1. I stopped wearing shoes in the house.
My Japanese teacher wasn’t just focused on teaching me Japanese; I had to learn my manners too. I walked into her apartment for my lesson and she smacked me with the might of an 80-pound 60-year-old woman. Hitting was a loving way of letting me know I messed up and never to do it again. Sumo wrestlers go through the same training.
I made the mistake of asking her why it was so important to take off my shoes. This time I got smacked in the back of the head and yelled at with her characteristic “Eh” before she painfully repeated my words, as if to say,”Are you dumb enough to ask why your shoes are dirty? You wear them outside!”
I walked past a row of neatly lined-up slippers. Without turning her head, she continued walking through the hallway and said “Put the slippers on, it’s cold.” I soon had slippers in my Genkan as well.
Months down the road I had her over for dinner, and she put on the slippers as she nodded at me. That was the most praise I was going to get.
2. I stopped worrying about being naked in front of strangers.
Walking into the onsen was intimidating. In Japan, there is a proper way to do everything, and now I had to do it without clothes on. I figured I could wing it, so I watched other women and copied every move. Those women were staring at me too, but for different reasons, I was a fat white girl in rural hot springs. Uneasiness aside, I enjoyed the beautiful natural rock facilities, with waters brought in from Atami that were of different temperatures and colors. There were also sauna and steam rooms to detox and clear the mind. It was relaxing enough to make me forget I was naked. I went back every month to unwind. I still have the habit of fully showering before I go into clean bath water so that it doesn’t get nasty for those after me, like my son jumping in with his bag of toys.
3. I stopped being “late.”
One time I took a closer train station into Shizuoka — I didn’t want to walk in heels to Shimizu station, which was one kilometer away from my apartment and figured I would get to my meeting faster this way. It was a terrible mistake, and I lost my way the moment I stepped out of the station in Shizuoka. Cautiously, I began walking around the city trying to find my way with no success. I had to call my manager, and she talked me through the route there. I was sweaty and gross, but I got there — and with 5 minutes to spare. The other foreigner teachers looked worried as I set my things down. A new teacher said, “Shibucho didn’t think you were going to make it. They called your manager.”
The trainer and Shibucho walked in and ripped into me for being late. “You are only 5 minutes early, in Japan that means you are late. You must be 15 minutes early to be on time.” There was no argument I could make. When I got to my office, I was greeted with disciplinary paperwork stating why I was “late” and how I could improve my behavior.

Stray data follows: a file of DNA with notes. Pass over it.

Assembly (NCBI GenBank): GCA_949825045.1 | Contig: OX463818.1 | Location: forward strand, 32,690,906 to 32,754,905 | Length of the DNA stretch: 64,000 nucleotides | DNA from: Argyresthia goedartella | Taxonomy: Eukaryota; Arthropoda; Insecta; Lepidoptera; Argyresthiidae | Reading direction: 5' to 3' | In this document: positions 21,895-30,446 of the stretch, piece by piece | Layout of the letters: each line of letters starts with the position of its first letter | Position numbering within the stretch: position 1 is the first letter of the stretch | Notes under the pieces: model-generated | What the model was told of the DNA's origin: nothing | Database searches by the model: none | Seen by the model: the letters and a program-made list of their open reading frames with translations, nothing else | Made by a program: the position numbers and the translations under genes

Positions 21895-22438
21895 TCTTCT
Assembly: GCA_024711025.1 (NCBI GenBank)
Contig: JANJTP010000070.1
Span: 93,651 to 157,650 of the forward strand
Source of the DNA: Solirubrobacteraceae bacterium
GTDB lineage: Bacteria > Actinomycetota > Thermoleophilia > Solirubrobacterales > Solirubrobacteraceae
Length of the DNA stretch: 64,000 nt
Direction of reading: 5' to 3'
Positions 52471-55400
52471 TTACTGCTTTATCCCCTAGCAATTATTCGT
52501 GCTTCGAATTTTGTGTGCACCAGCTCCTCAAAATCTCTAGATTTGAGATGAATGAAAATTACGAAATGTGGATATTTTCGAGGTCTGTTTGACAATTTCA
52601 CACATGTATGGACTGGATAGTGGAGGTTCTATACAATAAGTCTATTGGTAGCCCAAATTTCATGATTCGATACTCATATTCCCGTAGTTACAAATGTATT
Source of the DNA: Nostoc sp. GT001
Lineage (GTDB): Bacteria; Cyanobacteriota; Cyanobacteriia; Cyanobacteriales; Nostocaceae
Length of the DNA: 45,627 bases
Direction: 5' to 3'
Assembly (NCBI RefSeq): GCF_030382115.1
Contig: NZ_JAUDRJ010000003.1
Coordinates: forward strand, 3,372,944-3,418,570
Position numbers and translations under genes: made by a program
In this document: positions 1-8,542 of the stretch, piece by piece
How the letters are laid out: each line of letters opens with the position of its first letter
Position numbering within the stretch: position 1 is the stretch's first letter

4. I stopped sitting in chairs at the table.
Who needs a tall table with chairs when you can sit on the floor with the food closer to your face? It’s the smart way to go — less spilling…except for the ramen juice that started to build up on my laptop screen.
5. I found alternatives to swearing.
Mendokusai is my go-to Japanese word for laughs. It translates as “bothersome” and is a word that gangsters or the yakuza use. There are many profane words in the Japanese language, older folks told me this one is mostly used by delinquents and teenage boys — who didn’t think I would understand if they used it in class. Think my lessons are mendokusai huh? That’s when I would break out in my insane yakuza character and mimic them. Mendokusai, mendokusai while exaggerating the endings with a crazy look on my face — like that show My Boss My Hero that was always on the only channel actually clear enough to watch. My students always burst out laughing — the levity was enough to get them to start working again.
6. I stopped saying hello to strangers.
Bam! This poor kid I said hello to rode his bike into an electric pole. Until the people in my neighborhood got used to me, they would cross the street when I walked by. This bothered me because I like to be friendly and smile a lot — I was always told these were positive things about me. It’s best to be acknowledged before you go full grin.
My friends warned me about the Gaijin bubble, but I was determined to pop it. I would make it a point to sit next to people on the train and watch them jump up the second another seat was available.
7. I stopped expecting people to bag my groceries for me.
It was never consistent — sometimes the clerk would bag my stuff, the next time she would give me the stink eye and point to the table with bags and tape.
8. I stopped driving a car.
My first bike had a basket for me to put groceries in. Every bike I had was special somehow, and each one was stolen — always gone in the stealth of the night. My manager said the only people who steal are the elderly, and no one is going to arrest them. So I eventually gave up on my bikes and started walking.